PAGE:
Step 2. This step is easier if you have some practice with spread sheets. In fact, i would have to say that this whole exercise requires these excel or equivalent basics, because we have to paste that list of stations into excel, then delete all the columns except lat, lon, and name. But then the lat lon will be in degrees and minutes, so we have to make this into decimal degrees dd.dd = (dd)+(mm/60), then we have to multiply the lon by -1 since the gpx convention is West Lon is minus.

We want to end up with something like this.


Then save this file in the format .csv called something like current_stations.csv.... or just keep it as an xls file. In this last updated set we found that Step 3 works with xls or csv files.

Step 3. Then comes the magic step, compliments of a website called gpsvisualizer. It is a complex site, but the punch line is go to this part:  which will show you an input page that looks like this (from a link at the top of the page that says "convert a file".

Put a check in the gpx output, then navigate to your current_stations.csv file and push the Convert button and save your gpx file. This file can then be imported into your favorite echart program and you have all current stations plotted. 

This set of current station waypoints right on your echart can be very handy underway as you know then where the closest place is that has data. These are not magic waypoints, however. They will not tell you the current themselves, but if you have an echart program that lets you right click and show currents, these points show where the stations are they refer to. Or you look up the data the old fashioned (more dependable!) way called current tables.  If you see current waypoints on the echart that are not providing data from your program, then you have to look up those in the tables.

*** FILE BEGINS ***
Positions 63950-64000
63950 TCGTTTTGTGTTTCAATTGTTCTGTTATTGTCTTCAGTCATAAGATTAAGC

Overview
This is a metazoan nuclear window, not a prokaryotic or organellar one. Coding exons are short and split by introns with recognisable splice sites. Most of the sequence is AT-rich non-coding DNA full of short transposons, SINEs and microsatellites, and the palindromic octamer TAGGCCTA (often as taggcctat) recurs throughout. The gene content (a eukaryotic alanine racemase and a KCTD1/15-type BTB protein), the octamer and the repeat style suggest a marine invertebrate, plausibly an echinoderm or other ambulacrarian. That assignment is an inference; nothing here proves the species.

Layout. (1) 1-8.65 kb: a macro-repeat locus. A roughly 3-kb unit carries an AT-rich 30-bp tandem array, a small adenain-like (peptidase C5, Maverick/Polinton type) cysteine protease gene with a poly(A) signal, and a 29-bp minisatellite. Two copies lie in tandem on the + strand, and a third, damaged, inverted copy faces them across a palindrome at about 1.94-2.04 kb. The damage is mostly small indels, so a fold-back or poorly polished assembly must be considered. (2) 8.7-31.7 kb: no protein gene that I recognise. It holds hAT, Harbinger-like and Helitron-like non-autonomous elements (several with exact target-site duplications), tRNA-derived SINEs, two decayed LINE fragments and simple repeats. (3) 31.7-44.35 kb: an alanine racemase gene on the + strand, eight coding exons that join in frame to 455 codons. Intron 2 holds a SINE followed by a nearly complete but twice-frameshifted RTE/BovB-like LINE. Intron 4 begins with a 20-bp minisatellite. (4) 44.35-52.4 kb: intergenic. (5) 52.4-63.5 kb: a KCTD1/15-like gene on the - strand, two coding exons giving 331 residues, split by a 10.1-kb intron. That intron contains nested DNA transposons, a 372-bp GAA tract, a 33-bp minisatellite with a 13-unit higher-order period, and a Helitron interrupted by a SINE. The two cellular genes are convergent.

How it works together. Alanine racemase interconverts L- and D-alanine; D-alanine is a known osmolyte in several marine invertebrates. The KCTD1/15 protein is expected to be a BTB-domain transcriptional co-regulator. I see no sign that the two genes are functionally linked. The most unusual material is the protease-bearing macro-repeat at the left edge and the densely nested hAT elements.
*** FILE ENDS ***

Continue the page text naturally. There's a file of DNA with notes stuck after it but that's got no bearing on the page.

Current analysis for route planning can all be done brute force underway as you proceed, but it is usually benificial and efficient to have as much done as possible ahead of time, especially in the tight quarters of a 4-man ocean-going row boat.

Some subtlties.  The order of the columns in your csv or xls file does not matter for the conversion program we use, but they must have the properly spelled and named headers. You can skip the symbol tag, but if you choose to use a symbol type the name you choose should be a listed option in the echart program you plan to use. Choosing "circle" seems a safe choice, but in the end you will want to change this to something unique or more prominent. 

You can also add more specs to the waypoints if you like. To review all the gpx options for waypoint specification see this link: